7. Blktiger0

    Blktiger0 Private E-2

    the mekanic:
    I have a D:/ drive that is recovery partition, but being that I got this computer second hand, I am completely unfamiliar with what is used to update the recovery to back things up, which really isn't a good excuse. Next pay, I think I'll pick up a removable hard drive. I've been putting it off, and this is the third time it's come back to haunt me. After I do that, I'll try to recover Vista, then I might go ahead and replace the main HDD in my laptop and buy a Windows 7 disk and install it, if I can make sure that it's a software issue that could be fixed with a fresh install.

    I must have just not read that at all when I saw it, because I sit here wondering what I thought it was/said. I guess I must not have read it right because it seems silly to have dedicated software to formatting USB drives, when I've never needed/used a dedicated software for that in the past. I must have read that as something else considering the name is pretty damn self-explanatory.

    I haven't found anything that is any kind of recovery/backup software, but I might have just missed it so far. I haven't really had a lot of extra time to dedicate to my computer lately.
  8. plodr

    plodr Major Geek Super Extraordinaire

    This tool is able to format to different specs than the format option included with Windows.
    Perhaps someone installed this because they had a need for the tool?

    You can possibly purchase recovery media. Here is the link

    I was hoping to find some sort of info on a hidden restore partition but haven't found anything yet.
  9. the mekanic

    the mekanic Major Mekanical Geek

    If I may make a recommendation, if you are going to replace the drive get an SSD instead of a platter drive for the laptop, and back up your data on the external drive.

    SSDs offer lower power consumption, better stability, are more responsive (faster), are far more resistant to impacts of any sort, and can increase battery life with laptops in most cases.

    Personally I run SSDs in my desktops in the house, and use a non boot standard platter drive for data. My dinosaur Pentum M laptop is EIDE (PATA), but when I get around to buying a new one the platter drive it comes with will be for decoration, and data storage via a DriveWire tool.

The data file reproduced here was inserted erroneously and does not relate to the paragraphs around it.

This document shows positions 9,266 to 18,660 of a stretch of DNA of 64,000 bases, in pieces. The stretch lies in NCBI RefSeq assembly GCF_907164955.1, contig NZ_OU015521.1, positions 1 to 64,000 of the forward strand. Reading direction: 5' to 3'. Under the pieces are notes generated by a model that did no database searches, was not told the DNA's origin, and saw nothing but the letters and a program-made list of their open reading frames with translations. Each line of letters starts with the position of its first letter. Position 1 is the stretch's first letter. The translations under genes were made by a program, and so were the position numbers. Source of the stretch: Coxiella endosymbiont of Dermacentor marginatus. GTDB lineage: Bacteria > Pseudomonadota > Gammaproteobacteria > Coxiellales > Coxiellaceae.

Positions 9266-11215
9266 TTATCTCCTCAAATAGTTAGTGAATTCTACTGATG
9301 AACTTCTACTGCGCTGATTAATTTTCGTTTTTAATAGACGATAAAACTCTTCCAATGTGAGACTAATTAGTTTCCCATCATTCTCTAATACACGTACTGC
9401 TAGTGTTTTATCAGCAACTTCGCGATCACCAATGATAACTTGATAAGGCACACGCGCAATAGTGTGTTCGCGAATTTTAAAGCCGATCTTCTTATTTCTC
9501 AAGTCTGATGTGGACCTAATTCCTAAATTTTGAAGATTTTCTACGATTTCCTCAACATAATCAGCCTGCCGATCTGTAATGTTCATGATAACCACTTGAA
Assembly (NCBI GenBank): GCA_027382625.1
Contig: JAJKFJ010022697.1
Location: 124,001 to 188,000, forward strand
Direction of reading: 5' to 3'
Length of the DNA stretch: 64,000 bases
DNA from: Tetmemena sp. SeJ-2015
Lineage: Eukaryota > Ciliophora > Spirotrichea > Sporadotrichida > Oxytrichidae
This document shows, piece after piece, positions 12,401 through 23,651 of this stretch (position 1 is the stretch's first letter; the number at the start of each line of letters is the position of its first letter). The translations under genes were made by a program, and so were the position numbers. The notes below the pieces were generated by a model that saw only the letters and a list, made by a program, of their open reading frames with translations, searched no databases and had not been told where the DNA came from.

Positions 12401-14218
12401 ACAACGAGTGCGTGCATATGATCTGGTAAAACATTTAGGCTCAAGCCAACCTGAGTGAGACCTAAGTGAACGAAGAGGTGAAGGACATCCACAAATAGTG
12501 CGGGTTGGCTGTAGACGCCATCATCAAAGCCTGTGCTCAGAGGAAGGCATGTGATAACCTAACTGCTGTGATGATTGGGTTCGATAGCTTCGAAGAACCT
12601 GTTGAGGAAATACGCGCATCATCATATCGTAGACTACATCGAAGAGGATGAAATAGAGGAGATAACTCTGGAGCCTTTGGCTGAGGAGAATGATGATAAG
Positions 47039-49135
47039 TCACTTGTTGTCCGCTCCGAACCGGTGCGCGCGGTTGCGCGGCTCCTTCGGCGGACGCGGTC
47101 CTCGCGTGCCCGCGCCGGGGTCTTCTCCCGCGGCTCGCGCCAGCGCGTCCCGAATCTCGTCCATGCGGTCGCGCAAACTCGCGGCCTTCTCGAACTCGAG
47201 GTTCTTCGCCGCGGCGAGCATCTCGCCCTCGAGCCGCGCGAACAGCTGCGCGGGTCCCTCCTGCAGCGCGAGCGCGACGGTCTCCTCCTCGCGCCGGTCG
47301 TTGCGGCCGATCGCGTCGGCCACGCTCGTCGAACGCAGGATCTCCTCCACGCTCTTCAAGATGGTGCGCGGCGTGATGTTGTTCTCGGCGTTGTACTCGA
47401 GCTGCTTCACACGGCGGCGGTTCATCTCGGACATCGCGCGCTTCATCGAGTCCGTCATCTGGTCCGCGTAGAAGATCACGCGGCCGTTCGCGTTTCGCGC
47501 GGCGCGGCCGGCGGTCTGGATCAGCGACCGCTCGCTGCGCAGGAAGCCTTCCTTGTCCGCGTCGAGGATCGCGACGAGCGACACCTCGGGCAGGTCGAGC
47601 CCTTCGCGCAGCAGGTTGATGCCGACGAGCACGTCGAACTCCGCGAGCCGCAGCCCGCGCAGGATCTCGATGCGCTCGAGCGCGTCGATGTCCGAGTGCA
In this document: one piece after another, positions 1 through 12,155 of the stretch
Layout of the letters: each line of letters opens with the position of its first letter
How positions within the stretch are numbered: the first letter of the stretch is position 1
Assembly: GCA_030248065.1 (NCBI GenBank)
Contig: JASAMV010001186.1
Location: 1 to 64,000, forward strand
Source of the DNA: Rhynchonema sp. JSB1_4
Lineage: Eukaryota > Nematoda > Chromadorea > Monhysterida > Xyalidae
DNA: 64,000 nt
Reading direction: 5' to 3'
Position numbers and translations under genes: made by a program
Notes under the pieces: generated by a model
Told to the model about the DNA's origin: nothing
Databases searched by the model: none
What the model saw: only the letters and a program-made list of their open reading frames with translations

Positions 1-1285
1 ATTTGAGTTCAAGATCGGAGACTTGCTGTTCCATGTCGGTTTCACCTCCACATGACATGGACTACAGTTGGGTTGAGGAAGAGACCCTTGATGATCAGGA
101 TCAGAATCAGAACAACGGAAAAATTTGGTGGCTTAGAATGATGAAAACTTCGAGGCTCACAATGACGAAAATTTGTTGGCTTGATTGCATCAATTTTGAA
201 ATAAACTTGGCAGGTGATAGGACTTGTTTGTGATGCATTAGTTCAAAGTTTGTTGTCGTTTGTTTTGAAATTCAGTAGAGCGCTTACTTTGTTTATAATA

10. Blktiger0

    Blktiger0 Private E-2

    I suppose that's good to know, though it's likely that I never use it. I imagine it came as bloatware, to be honest, but I could be wrong.

    the mekanic:
    I highly doubt I spend the money on a SSD. If this laptop wasn't a few years old now, I didn't plan on getting a new desktop soon, and I had the extra money to spend right now, then I might opt for one, but I really have absolutely no need for hardware that expensive, especially not in a machine that is well outdated. I've experienced SSD's in friends' computers, and they really are nice and blow HDD's out of the water in terms of speed, but it's really more than I need. It would be like me buying a Lamborghini: they're well made, extremely fast, high-performance, and really outclass a regular old beater, but when the only time you spend in a car is getting to and from work or casually driving somewhere on the weekends, you really would rather have the extra storage space of an SUV, and you would rather not spend that much on a vehicle, a Murcielago isn't for you.
  11. the mekanic

    the mekanic Major Mekanical Geek

    I just went "shopping", and all I can say is WOW.

    Most of the affordable drives I used to see in stock at NewEgg, and TigerDirect are no longer there. Some time ago there used to be alot of options under $100.

    It seems that is no longer the case.
  12. theefool

    theefool Geekified

    So, the result is an ssd that needs to be sent to someone?
  13. the mekanic

    the mekanic Major Mekanical Geek


    He's either going to recover Vista, or purchase a copy of Windows 7 for this PC.

    Recovery options for Gateway are usually via F8, and the option is in the menu either under "Advanced Options", or "Repair Your Computer".